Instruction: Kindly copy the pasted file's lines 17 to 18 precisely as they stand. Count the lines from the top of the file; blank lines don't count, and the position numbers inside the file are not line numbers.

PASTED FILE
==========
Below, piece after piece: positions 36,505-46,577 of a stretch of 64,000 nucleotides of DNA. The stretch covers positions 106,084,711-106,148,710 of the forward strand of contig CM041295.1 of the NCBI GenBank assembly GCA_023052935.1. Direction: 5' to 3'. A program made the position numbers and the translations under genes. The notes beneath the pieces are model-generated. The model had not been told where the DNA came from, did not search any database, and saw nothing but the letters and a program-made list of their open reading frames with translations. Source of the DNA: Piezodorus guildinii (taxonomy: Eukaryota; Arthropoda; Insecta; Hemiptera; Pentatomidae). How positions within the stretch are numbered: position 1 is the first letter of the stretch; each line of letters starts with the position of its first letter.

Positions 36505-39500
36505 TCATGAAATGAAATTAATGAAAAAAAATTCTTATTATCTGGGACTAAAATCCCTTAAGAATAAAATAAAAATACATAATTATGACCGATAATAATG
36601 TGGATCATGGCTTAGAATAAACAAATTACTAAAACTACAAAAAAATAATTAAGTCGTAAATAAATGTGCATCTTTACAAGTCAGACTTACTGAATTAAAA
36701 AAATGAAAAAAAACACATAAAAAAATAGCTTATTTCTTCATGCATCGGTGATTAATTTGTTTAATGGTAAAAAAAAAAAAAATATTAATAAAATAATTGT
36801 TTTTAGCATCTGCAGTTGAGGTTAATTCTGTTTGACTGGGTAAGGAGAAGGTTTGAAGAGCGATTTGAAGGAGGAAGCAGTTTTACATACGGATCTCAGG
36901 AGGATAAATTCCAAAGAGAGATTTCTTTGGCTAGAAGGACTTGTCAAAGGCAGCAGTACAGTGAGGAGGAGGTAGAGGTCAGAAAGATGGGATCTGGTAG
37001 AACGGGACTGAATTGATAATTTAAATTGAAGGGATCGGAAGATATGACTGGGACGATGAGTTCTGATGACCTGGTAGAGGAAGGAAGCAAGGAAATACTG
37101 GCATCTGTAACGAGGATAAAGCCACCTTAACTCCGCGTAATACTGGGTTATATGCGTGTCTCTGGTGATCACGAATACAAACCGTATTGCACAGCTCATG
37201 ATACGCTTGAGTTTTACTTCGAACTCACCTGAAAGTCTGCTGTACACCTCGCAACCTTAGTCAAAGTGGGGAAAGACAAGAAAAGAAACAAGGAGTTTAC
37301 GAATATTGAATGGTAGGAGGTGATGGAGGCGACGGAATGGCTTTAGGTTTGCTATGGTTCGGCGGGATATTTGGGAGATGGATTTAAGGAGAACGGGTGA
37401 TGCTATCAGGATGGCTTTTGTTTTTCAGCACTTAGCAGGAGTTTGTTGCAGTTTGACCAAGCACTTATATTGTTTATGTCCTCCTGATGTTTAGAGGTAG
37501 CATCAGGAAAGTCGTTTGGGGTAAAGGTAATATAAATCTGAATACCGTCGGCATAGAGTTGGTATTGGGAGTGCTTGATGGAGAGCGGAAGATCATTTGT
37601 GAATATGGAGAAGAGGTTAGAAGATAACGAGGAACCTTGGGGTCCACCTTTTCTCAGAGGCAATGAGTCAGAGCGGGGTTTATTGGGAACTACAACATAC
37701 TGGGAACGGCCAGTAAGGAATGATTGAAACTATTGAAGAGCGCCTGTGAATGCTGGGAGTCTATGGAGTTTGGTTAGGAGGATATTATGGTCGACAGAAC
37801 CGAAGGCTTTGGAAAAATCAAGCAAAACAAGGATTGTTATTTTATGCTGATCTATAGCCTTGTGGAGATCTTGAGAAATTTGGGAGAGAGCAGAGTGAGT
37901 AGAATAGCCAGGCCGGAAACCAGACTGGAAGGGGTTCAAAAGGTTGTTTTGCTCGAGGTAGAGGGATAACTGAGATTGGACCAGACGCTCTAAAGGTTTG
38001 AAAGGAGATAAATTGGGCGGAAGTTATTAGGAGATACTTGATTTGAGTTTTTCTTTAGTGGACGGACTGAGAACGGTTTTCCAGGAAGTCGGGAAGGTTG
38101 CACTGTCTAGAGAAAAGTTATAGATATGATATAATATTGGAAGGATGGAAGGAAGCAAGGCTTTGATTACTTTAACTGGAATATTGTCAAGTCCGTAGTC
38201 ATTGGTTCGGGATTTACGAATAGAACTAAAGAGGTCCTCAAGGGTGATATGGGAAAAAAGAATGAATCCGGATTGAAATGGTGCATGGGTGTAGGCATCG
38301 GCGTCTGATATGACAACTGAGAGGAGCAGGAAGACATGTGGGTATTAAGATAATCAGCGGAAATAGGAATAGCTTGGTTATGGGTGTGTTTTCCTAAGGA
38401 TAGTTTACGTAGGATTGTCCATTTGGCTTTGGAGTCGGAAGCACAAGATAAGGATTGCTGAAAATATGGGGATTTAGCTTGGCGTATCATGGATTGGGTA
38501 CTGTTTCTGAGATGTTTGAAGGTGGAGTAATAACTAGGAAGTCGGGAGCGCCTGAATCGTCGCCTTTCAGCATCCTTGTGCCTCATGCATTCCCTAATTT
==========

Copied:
37901 AGAATAGCCAGGCCGGAAACCAGACTGGAAGGGGTTCAAAAGGTTGTTTTGCTCGAGGTAGAGGGATAACTGAGATTGGACCAGACGCTCTAAAGGTTTG
38001 AAAGGAGATAAATTGGGCGGAAGTTATTAGGAGATACTTGATTTGAGTTTTTCTTTAGTGGACGGACTGAGAACGGTTTTCCAGGAAGTCGGGAAGGTTG